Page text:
Game wardens said it's likely many of those deaths could have been prevented if people were wearing life jackets.
According to statistics provided by the Inland Fisheries and Wildlife, so far this year 11 people have died in 28 recreational boating accidents. Of the eleven people only two were wearing life jackets.
Only children, people on jet skis, and anyone being towed by a boat are legally required to wear a life jacket.
Maine's game wardens regularly conduct safety inspections on lakes across the state.
Warden Shannon Fish stated "I ask them, 'why is it you make your children wear a life jacket?' And ultimately, it comes down to, well, I don't want to feel bad. And I say to them, how do you think your kids are going to feel if you get hurt or worse, you die?"
People give wardens all kind of excuses for not wearing life jackets.
And then there are people who will wear the life preserver sometimes.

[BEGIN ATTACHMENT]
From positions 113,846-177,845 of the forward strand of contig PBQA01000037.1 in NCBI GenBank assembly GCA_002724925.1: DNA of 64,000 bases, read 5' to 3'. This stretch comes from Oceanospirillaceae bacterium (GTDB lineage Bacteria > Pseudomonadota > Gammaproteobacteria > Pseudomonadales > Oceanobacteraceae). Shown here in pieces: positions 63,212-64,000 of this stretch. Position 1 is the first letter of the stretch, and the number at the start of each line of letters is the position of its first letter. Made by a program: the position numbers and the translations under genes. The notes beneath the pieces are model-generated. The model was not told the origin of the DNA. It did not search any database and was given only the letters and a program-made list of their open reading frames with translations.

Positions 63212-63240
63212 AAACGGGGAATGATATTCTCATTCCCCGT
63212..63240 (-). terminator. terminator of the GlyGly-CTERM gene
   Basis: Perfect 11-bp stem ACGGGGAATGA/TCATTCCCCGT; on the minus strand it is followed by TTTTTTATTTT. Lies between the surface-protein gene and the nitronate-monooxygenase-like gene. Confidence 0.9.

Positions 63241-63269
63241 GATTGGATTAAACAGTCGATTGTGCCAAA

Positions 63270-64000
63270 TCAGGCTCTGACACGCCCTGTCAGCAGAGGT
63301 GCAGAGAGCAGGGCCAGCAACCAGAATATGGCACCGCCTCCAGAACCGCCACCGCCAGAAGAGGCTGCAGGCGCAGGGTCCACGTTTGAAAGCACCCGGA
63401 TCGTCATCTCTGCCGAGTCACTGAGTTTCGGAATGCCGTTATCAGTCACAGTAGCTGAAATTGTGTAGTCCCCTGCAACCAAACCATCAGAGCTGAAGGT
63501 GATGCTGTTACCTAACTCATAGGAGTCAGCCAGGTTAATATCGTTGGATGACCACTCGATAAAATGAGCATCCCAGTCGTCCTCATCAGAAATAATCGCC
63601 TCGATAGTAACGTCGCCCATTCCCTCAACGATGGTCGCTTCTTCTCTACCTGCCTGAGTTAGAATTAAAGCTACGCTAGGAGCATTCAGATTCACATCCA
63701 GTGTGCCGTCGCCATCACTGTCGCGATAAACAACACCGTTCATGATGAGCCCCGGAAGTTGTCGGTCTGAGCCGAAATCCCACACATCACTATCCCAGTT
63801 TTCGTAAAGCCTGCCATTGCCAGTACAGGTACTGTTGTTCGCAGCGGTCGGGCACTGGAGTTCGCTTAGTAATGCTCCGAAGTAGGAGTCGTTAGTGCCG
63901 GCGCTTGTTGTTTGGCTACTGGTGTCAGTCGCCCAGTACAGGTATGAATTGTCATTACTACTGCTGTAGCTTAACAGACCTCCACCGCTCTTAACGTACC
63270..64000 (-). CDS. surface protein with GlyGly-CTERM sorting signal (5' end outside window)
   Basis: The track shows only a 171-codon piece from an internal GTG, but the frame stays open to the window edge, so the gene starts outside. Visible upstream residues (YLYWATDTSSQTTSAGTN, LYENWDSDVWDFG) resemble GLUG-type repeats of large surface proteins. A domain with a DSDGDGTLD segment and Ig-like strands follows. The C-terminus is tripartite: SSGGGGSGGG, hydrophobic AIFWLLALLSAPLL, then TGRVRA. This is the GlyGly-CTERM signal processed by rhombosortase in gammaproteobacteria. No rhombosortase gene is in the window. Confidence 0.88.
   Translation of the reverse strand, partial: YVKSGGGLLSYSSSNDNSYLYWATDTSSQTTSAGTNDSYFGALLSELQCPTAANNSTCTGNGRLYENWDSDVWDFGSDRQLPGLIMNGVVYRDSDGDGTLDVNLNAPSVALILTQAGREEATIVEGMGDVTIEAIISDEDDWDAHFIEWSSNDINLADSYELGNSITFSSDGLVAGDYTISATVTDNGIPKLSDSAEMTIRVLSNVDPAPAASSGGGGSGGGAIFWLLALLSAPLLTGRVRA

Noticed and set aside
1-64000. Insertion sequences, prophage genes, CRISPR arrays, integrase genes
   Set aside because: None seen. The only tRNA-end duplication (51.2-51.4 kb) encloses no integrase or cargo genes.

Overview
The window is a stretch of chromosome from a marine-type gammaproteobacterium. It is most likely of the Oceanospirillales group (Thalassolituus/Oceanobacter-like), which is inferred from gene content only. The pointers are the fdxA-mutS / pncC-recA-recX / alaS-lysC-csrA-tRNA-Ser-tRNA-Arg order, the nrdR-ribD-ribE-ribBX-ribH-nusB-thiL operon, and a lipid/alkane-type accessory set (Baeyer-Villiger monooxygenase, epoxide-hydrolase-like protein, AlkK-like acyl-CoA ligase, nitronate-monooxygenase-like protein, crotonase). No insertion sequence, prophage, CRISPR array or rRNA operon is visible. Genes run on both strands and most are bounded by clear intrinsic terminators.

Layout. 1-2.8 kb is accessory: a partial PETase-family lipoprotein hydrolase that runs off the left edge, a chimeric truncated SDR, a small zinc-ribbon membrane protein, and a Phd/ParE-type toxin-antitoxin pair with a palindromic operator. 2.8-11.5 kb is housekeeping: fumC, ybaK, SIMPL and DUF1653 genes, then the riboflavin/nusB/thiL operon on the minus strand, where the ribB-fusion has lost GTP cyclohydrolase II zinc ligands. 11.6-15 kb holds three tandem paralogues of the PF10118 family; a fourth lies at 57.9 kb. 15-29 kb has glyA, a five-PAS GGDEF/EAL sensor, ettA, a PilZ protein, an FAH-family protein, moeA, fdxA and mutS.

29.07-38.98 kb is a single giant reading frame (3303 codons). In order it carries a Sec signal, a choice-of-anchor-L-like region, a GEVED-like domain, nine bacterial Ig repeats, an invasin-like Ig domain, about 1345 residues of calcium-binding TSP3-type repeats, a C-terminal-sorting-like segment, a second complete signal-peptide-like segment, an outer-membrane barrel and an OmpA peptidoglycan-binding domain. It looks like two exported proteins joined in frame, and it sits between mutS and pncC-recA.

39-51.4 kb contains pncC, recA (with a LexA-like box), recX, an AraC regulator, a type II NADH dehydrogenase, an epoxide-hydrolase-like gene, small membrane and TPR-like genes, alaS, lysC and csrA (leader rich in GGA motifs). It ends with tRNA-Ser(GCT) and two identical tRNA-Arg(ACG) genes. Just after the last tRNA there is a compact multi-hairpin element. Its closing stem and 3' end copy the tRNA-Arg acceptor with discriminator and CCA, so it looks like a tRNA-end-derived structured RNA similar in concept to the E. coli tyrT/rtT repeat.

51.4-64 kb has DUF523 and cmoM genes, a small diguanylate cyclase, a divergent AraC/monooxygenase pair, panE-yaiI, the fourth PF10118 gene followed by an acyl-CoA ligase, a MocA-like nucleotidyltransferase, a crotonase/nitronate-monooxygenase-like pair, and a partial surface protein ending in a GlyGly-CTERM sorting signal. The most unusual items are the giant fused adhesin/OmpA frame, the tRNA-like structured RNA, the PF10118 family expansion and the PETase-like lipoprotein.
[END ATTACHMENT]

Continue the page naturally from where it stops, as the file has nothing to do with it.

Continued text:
One boater Bronwen Pierson said "I don't wear a life jacket when I'm in a boat, just on the lake. But if I'm in my husband's boat, a really fast boat, then I'll wear it."
The top three factors cited in boating fatalities are failure to wear a life jacket, alcohol use, and failure to obey navigational aids. Warden Rick Oullette added "We do work special details to address alcohol and life jacket violations."
Patrolling lakes and ponds, wardens also are on the lookout for boats speeding within 200 feet of the shore and current motorized boat registration stickers.
Now a life jacket really isn't difficult to put on. It's zips up pretty easily as well. And the only discomfort really is you may sweat a little more. And game wardens said sweating is not going to kill you. What will kill you is falling out of your boat without a life jacket on.